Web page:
Then again, the mortal world’s not much better. The first person Chenxiang meets on his quest turns out to be a dodgy priest who claims he knows where to find the Monkey King and can even help Chenxiang with his training but predictably ends up kidnapping his pet monkey and exploiting it as part of a fairground act even members of the crowd complain is cruel and distasteful. Nevertheless, after reuniting with his monkey buddy Chenxiang trudges on looking for a way to release his mother from under the mountain, finally moving the Monkey King by needling him about his own sense of maternal abandonment in his apparently parentless genesis. In this unsteady world, it seems to say, the only true thing is a boy’s love for his mother though a conflict perhaps arises after another seven year jump reunites Chenxiang with Ga Mei who has been returned to her tribe and probably should be his love interest if he were not currently fixated on his filiality. 

Yet as the disembodied voice of his mother reminds him, only by embracing true love which is what Heaven Temple lacks can Chenxiang finally defeat it. Borrowing heavily from Western animation and particularly from classic Disney, Lotus Lantern may in some senses seem old fashioned even for 1999 in its still frame pans and unconvincing effects, but perhaps reflects a desire to take Hollywood on at its own game as the studio found itself needing to commercialise its output especially in its series of musical montages featuring a contemporary pop songs performed by top Mandopop stars while the faces of the A-list voice acting cast are also showcased during the end credits. The approach apparently paid off, Lotus Lantern proved a huge domestic hit and is credited with reinvigorating the Chinese animation industry which had gone into decline in the market-orientated ‘90s. Complete with adorable monkey sidekick there’s certainly no doubting its mass appeal in its warmhearted, family-friendly take on filial devotion.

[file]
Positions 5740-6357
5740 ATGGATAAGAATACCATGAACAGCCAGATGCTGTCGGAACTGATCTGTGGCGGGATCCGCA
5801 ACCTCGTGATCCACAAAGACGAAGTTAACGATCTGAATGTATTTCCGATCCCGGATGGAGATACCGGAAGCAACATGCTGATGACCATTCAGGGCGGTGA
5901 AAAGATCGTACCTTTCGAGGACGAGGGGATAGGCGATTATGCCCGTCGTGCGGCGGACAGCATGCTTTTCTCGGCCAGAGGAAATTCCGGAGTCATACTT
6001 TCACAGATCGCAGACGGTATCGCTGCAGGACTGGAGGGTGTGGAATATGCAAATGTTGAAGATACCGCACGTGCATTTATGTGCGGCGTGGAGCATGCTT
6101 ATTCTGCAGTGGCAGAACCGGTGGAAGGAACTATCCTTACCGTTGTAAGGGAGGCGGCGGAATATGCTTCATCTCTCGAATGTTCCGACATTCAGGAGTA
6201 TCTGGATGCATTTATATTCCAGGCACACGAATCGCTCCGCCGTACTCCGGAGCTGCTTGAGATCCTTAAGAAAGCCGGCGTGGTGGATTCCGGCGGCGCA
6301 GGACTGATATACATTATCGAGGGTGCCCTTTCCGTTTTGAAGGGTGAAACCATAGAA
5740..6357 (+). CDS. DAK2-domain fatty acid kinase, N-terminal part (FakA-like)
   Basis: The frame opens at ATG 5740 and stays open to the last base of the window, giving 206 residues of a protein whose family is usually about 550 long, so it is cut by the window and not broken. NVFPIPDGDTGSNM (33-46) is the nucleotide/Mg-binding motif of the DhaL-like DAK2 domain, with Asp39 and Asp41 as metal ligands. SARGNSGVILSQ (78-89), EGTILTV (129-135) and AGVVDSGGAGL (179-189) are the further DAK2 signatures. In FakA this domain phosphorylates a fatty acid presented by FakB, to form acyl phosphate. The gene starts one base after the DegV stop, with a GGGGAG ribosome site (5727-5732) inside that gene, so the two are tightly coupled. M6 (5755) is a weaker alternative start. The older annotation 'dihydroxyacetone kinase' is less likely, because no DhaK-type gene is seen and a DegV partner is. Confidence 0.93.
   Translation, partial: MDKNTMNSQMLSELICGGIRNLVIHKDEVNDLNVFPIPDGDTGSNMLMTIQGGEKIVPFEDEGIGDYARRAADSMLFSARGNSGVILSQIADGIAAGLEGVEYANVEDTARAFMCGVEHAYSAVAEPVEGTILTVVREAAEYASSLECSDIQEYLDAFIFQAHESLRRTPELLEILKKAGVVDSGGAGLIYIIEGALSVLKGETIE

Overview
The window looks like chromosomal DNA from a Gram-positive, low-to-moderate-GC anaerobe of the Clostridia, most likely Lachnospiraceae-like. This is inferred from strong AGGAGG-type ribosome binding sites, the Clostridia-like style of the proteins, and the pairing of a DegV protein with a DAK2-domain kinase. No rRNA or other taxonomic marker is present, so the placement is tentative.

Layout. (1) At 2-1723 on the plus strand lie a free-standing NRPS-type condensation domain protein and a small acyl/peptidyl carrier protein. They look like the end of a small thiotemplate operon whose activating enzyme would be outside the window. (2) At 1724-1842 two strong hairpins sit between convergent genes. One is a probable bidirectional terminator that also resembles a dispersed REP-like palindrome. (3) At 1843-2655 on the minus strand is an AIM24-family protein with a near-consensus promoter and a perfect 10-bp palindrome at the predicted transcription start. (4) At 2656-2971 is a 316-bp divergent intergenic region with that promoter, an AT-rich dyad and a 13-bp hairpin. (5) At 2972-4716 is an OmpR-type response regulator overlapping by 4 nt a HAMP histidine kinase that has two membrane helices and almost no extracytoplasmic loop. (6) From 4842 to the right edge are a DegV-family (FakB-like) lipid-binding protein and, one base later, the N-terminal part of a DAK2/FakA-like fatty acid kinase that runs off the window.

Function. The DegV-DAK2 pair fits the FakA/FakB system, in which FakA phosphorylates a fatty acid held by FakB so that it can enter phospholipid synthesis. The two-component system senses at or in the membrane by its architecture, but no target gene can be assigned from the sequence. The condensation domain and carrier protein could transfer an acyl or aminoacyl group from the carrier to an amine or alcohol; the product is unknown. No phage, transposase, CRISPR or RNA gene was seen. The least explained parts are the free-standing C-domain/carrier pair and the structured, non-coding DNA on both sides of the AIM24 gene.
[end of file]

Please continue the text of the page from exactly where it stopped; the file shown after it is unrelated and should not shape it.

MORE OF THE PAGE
Lotus Lantern is currently available to stream in the UK as part of the Chinese Cinema Season.

Nezha Conquers the Dragon King (哪吒闹海, Wang Shuchen & Yan Dingxian & Xu Jingda, 1979)

Chinese animation had entered a golden age in the mid-1950s. That however came to an abrupt end with the advent of the Cultural Revolution which saw most studios shut down and many cartoons banned for insufficiently reflecting socialist values or like Monkey King: Havoc in Heaven having subversively seditious themes. Nezha Conquers the Dragon King (哪吒闹海, Nézha Nào Hǎi), released in 1979, was the first feature completed by the Shanghai Animation Film Studio when production resumed following the end of the Cultural Revolution. Like Havoc in Heaven, Nezha Conquers the Dragon King is also inspired by classic Chinese mythology and features a rebellious hero standing up to oppression in defence of ordinary people at the mercy of corrupt authority.